Bose-Einstein Condensation

Part of the Theoretical and Mathematical Physics book series (TMP)


States of matter, such as the familiar gas, liquid and solid phases, are characterized by certain specific correlations between particles. For instance, the solid phase is characterized by the existence of a periodicity in the atomic density n(x) = (Ψ∧†( x)Ψ∧(x)), such that the Fourier transform of n(x) signals the periodic lattice structure of the solid. This kind of order is called diagonal long-range order, because the periodic structure that extends over the whole size of the solid shows itself in the diagonal elements of the one-particle density matrix n(x, x′) = (Ψ∧† (x) Ψ∧(x′)). As we soon see, in the state of matter that is known as a Bose-Einstein condensate the long-range order is actually off-diagonal in the one-particle density matrix, which makes the Bose-Einstein condensed gas behave very differently from the other phases of matter that we have encountered so far. In particular, the intrinsic quantum-mechanical nature of this many-body state results in intriguing properties such as the possibility for the gas to flow without friction, i.e. superfluidity.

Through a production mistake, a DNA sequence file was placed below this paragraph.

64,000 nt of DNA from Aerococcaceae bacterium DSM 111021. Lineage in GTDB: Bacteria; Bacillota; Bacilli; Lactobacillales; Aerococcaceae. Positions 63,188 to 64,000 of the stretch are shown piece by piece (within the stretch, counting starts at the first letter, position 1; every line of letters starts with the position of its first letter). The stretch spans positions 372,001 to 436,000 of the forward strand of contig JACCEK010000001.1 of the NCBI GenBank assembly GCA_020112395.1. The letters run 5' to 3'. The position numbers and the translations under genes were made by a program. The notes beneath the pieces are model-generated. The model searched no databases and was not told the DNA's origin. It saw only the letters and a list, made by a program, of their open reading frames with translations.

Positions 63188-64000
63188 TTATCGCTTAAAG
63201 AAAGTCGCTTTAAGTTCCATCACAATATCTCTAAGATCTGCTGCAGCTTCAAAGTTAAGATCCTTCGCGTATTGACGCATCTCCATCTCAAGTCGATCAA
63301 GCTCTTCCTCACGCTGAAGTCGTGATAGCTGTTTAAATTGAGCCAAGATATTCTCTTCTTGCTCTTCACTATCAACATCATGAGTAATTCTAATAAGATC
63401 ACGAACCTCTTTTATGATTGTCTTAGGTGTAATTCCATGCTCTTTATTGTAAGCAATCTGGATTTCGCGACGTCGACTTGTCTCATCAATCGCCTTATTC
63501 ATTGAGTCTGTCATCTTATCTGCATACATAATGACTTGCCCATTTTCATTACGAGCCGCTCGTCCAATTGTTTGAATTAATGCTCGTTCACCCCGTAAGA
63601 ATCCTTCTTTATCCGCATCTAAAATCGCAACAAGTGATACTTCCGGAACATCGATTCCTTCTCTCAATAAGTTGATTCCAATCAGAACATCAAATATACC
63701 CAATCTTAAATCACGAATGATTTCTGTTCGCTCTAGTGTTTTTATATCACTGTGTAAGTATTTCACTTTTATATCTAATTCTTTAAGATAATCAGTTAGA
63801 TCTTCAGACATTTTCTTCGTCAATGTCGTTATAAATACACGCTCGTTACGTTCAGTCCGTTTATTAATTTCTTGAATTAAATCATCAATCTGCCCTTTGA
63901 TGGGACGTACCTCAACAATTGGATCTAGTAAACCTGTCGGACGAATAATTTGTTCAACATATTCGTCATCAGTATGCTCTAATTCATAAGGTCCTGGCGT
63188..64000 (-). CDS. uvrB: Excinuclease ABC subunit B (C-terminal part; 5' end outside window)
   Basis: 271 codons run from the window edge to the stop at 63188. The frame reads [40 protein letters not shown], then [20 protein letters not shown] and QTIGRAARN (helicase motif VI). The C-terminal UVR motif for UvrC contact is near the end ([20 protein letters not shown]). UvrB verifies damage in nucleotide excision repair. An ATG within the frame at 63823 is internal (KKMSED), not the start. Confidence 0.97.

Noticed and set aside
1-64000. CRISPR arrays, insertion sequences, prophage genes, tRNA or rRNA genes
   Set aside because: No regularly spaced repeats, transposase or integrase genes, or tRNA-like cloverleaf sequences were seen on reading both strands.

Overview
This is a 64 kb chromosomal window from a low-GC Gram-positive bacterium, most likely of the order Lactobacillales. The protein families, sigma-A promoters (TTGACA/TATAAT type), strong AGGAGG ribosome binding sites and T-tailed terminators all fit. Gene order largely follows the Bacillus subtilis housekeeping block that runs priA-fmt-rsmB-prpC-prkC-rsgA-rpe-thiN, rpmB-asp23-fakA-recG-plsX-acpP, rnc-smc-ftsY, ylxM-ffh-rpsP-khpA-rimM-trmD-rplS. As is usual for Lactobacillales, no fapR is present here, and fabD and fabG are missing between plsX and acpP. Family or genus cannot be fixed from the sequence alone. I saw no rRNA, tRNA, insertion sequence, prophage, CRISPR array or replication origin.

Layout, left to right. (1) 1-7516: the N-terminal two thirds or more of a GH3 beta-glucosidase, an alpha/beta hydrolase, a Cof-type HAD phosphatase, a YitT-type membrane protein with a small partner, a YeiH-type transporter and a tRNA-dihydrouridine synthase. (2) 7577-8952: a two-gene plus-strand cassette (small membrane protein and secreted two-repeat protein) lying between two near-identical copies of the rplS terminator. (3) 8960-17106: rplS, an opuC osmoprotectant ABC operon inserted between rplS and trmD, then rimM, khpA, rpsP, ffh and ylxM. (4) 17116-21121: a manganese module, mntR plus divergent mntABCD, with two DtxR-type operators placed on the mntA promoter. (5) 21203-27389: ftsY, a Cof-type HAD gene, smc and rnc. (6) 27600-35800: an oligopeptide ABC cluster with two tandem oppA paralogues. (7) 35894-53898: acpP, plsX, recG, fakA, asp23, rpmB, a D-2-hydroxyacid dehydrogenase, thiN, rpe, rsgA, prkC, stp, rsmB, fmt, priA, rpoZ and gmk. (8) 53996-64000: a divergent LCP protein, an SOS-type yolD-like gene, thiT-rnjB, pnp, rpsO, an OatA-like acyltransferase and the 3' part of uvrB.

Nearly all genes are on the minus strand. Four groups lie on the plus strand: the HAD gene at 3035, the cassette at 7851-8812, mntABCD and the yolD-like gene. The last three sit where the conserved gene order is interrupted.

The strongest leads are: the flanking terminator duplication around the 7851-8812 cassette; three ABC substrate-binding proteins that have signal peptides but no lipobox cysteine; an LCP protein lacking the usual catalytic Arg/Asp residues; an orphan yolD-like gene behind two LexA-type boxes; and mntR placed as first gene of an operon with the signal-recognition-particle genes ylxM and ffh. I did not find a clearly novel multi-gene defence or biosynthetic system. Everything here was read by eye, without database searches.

The subjects of this chapter are the Bose-Einstein condensation (BEC) and the superfluidity of ultracold atomic Bose gases, as first observed in gases of rubidium [10], lithium [11], sodium [12] and hydrogen [43]. The experimental realization of BEC for rubidium is shown in Fig. 4.4. We can describe Bose-Einstein condensed gases elegantly using statistical field theory, allowing for a treatment of interaction effects, which leads to a quantitative comparison with experiments. We start with a discussion of the order parameter for Bose-Einstein condensation, after which we give a criterion due to Landau, telling us when a quasiparticle dispersion gives rise to superfluid flow. Using the functional form of the Bogoliubov theory for Bose-Einstein condensation, we then derive the quasiparticle dispersion for excitations above the ground state, showing that it satisfies the Landau criterion. We also obtain the celebrated Gross-Pitaevskii equation for the condensate wavefunc-tion, the Bogliubov-de Gennes equation that describes the inhomogeneous case, the Popov theory that takes fluctuations into account, and the collective modes using a hydrodynamic-like approach. Finally, we briefly discuss what happens when we try to bring the Bose-Einstein condensed gas into rotation, and what happens when the condensate has effectively attractive interactions, such that it is metastable.


Condensate Density Landau Free Energy Bogoliubov Theory Bogoliubov Approximation Landau Criterion 
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